It’s too early to say for sure, but it looks like the spectacle of twenty first-graders gunned down by the deranged son of a right-wing survivalist two weeks before Christmas might finally be the thing that gets traction on the first serious effort at limiting gun violence in almost twenty years.
This time, the demographics are working in favor. Gun violence is actually down, as is gun ownership – amazingly, the concentration of firearms is exactly where stereotype would put it: old white people who own a huge number of guns. In fact, by some measure, one percent of the world’s population (located in the United States) own one out of every three guns on the planet. Or put another way, less than a quarter of the US populations owns 2/3 of the guns in the country. And the demo is white, rural, Southern, and older. Cue the 27% Theory of General Crazification.
What’s happening this time is that people are finally looking at some hard truths: the vast majority of gun violence involves handguns and assault rifles. Nobody is going on a killing spree with a Winchester .243 with a padded stock, like the one my dad used as a deer rifle the last ten years of his life. Nobody’s going to slaughter two dozen people with a Browning Sweet Sixteen like mine back in the old country, with its three shells before you have to reload it (ponderously). People are waking up to the fact that nobody, but nobody, has a civilian use case for an AR-15 with a thirty-round magazine firing 5.56mm NATO ball ammo…that doesn’t involve some kind of Red Dawn scenario.
I keep saying it because it’s true: the problem isn’t guns, the problem isn’t people who want guns. The problem is people who want to need guns. And these people, in thrall to their fantasy world, have linked arms with the NRA – a group which well into the 1960s was largely an outdoor sports and even conservation organization – and devoted themselves to ensuring that they will always be able to get any weapon not involving a trailer hitch and clutch it close to their collective bosom in perpetuity.
But the demographics aren’t working. The sorting of Democrats and Republicans regionally and demographically have sapped the NRA’s strength. Despite almost five million members and influence out of proportion to its size, the NRA has no pull with Democrats, who have twice now proven able to win the White House and Senate without a lick of support from them. Add to that the fact that the NRA and its amen corner in the conservative press have spent years beating the drum that “Obama is going to take your guns”, and he still got re-elected – that should demonstrate how much power the NRA no longer has, and how much notice of their opinion the Obama administration is likely to take. The NRA can probably still force the GOP to take a hard line, but that might not be enough any more – and a whole lot of non-Southern, non-rural Republicans are having to swallow hard and explain to their well-to-do white soccer mom voters why twenty dead kids are the price of Leroy Turnipseed being able to rise up against the United Nations invading army of socialism.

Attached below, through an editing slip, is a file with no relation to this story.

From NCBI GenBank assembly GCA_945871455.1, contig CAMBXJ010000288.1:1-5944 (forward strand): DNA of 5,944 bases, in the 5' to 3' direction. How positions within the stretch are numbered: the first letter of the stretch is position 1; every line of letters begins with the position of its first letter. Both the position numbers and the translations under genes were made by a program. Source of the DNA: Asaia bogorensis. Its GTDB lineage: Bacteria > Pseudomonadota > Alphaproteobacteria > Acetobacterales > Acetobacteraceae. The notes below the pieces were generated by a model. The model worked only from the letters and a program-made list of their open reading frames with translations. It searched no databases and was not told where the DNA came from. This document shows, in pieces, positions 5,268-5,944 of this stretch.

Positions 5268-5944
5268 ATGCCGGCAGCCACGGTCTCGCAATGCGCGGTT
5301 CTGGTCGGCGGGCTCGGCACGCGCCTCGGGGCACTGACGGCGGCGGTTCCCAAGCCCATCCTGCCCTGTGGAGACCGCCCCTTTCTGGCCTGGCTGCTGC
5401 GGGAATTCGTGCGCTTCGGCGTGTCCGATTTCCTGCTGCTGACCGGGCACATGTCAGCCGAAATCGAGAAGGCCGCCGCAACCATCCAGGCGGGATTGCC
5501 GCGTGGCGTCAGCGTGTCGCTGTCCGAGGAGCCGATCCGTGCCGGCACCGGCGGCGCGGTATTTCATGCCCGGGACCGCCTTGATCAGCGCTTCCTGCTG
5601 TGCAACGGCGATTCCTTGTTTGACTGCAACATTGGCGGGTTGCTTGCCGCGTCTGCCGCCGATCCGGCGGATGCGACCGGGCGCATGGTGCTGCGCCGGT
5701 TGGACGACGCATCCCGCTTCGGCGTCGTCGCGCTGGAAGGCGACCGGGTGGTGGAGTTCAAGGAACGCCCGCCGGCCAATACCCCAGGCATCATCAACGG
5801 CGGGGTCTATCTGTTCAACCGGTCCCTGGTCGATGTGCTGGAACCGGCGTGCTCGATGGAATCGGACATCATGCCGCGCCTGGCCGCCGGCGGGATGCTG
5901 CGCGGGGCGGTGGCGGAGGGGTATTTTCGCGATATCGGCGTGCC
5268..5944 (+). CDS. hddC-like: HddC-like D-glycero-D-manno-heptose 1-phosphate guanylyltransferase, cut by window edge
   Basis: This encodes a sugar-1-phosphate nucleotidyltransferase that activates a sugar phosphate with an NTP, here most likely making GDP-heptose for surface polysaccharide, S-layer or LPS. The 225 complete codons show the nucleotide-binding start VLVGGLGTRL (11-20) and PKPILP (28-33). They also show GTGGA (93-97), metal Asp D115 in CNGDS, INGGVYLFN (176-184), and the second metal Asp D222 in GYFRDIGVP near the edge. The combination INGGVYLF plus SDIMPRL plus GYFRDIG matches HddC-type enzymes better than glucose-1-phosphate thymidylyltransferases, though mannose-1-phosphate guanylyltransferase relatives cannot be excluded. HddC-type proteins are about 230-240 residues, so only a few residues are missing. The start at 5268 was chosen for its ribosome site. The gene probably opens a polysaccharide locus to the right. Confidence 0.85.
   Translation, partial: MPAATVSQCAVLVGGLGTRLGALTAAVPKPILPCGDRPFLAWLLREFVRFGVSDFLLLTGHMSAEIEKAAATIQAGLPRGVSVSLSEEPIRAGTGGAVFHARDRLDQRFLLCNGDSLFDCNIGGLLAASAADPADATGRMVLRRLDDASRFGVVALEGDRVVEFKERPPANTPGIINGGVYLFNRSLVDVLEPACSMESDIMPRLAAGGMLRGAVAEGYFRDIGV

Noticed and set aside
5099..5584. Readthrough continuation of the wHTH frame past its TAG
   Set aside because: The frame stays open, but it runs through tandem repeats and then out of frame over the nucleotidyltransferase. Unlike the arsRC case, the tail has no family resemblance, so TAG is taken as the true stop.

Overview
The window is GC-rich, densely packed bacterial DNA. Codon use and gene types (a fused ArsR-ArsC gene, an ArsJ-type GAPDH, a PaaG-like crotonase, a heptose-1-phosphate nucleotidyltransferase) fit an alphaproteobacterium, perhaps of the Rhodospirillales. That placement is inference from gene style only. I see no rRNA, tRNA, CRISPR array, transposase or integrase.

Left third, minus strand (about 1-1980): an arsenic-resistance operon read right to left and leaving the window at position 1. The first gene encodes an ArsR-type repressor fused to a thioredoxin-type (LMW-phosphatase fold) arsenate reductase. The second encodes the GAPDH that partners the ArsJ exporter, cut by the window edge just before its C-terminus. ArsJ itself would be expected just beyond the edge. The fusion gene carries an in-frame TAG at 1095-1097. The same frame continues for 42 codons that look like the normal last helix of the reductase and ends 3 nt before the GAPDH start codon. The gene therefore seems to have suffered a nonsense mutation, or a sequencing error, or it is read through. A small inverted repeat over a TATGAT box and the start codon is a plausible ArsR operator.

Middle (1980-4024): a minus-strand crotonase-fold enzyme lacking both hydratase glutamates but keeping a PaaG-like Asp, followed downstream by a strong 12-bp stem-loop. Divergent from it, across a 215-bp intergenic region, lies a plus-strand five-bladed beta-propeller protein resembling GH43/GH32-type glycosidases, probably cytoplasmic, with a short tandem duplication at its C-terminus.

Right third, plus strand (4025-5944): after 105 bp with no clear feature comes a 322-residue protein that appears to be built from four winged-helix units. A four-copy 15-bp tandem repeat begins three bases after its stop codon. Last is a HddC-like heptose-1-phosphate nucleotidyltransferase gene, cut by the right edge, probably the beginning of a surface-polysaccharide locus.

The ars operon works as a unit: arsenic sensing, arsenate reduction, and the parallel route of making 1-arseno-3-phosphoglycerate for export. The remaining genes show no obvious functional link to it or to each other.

The tough thing is going to be sorting out what to do with the three hundred million firearms already in play in America. As I may have mentioned before, the thing about a firearm is that it doesn’t generally go obsolete. For a little over a hundred years, the modern brass cartridge has gone largely unchanged; the biggest shift was away from black powder to modern smokeless ammo around the turn of the century (which is why a .38 Special revolver cartridge is so much bigger than a 9mm despite feeding roughly the same caliber – the longer revolver cartridge had to hold more inefficient black powder and ended up firing a heavier bullet at a lower speed). An old Luger taken from a First World War officer of Imperial Germany is just as capable of shooting modern ammunition in 2012, providing the 9mm isn’t the latest overpressure military-grade ammo and the Luger has been reasonably well cared-for. Hell, there are Old West revolvers still in regular use for cowboy action shooting demonstrations.
Or in other words: we still have a gun lying around for every man, woman, and child in the US, and even if we never made any more, they are still there. And functional. And disproportionately distributed among people who are unlikely to see any reason to ever relinquish them. Which presents its own set of problems.
Ultimately, you’re looking at a lot of half-measures and a lot of time. Clamp down on magazine sizes, the way California still does (although when applied nationally, that presented its own unintended consequence; when you couldn’t get more than 10 bullets in a gun the market began to focus on smaller concealable guns that held 10 or fewer bullets). Longer waiting periods, more extensive background checks, massive liability for gun owners whose firearms are inadequately secured and then used by others. And then wait. For years, maybe decades. Wait for guns to fall out of circulation, wait for gun owners to die off and their children to be uninterested in maintaining the stockpile. And make the NRA and its ilk own the fact of Aurora, of Clackamas, of Sandy Hook – the fact of Chekov’s Law in action. Show the gun in Act One, and it needs must go off by Act Three.